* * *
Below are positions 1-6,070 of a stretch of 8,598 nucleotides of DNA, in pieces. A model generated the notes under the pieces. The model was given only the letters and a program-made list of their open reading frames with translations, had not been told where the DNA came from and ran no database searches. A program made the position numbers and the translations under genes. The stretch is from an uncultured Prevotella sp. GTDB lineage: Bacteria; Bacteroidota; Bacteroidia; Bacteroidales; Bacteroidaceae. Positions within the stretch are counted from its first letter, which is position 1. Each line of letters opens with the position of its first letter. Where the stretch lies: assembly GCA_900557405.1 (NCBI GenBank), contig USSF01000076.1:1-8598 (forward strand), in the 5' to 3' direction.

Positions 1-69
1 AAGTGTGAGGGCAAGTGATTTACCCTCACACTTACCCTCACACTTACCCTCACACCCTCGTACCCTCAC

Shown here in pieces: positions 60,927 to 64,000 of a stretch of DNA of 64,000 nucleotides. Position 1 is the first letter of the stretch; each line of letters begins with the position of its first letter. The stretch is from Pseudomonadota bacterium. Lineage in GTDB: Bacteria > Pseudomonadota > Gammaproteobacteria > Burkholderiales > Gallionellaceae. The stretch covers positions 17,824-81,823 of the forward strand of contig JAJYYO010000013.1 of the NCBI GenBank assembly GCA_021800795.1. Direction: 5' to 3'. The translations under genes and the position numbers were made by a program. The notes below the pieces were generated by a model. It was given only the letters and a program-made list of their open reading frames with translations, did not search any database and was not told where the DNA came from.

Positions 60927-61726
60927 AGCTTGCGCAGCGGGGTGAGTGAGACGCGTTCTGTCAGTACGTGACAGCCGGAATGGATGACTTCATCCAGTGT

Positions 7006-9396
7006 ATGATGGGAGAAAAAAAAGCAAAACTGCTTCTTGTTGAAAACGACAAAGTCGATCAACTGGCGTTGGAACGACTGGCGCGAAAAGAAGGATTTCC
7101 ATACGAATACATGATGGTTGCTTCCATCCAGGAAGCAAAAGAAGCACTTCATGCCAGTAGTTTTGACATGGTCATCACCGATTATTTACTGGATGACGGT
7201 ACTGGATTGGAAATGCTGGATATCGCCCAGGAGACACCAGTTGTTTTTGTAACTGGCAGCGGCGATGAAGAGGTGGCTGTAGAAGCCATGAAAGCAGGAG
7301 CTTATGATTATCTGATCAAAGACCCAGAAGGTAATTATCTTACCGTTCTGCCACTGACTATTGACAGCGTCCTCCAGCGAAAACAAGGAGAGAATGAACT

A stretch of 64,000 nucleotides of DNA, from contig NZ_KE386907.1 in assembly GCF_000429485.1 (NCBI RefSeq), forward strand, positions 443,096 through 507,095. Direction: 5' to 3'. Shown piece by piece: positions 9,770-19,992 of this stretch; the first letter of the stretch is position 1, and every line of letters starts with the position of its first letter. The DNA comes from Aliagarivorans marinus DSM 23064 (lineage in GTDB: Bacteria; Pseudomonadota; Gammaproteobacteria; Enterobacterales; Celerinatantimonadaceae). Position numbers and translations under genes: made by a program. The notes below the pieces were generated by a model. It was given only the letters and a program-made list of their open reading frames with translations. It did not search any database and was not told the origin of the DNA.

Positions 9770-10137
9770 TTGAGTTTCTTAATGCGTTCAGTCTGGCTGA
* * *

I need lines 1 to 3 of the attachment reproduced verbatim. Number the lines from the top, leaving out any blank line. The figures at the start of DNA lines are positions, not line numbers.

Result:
Below are positions 1-6,070 of a stretch of 8,598 nucleotides of DNA, in pieces. A model generated the notes under the pieces. The model was given only the letters and a program-made list of their open reading frames with translations, had not been told where the DNA came from and ran no database searches. A program made the position numbers and the translations under genes. The stretch is from an uncultured Prevotella sp. GTDB lineage: Bacteria; Bacteroidota; Bacteroidia; Bacteroidales; Bacteroidaceae. Positions within the stretch are counted from its first letter, which is position 1. Each line of letters opens with the position of its first letter. Where the stretch lies: assembly GCA_900557405.1 (NCBI GenBank), contig USSF01000076.1:1-8598 (forward strand), in the 5' to 3' direction.

Positions 1-69
1 AAGTGTGAGGGCAAGTGATTTACCCTCACACTTACCCTCACACTTACCCTCACACCCTCGTACCCTCAC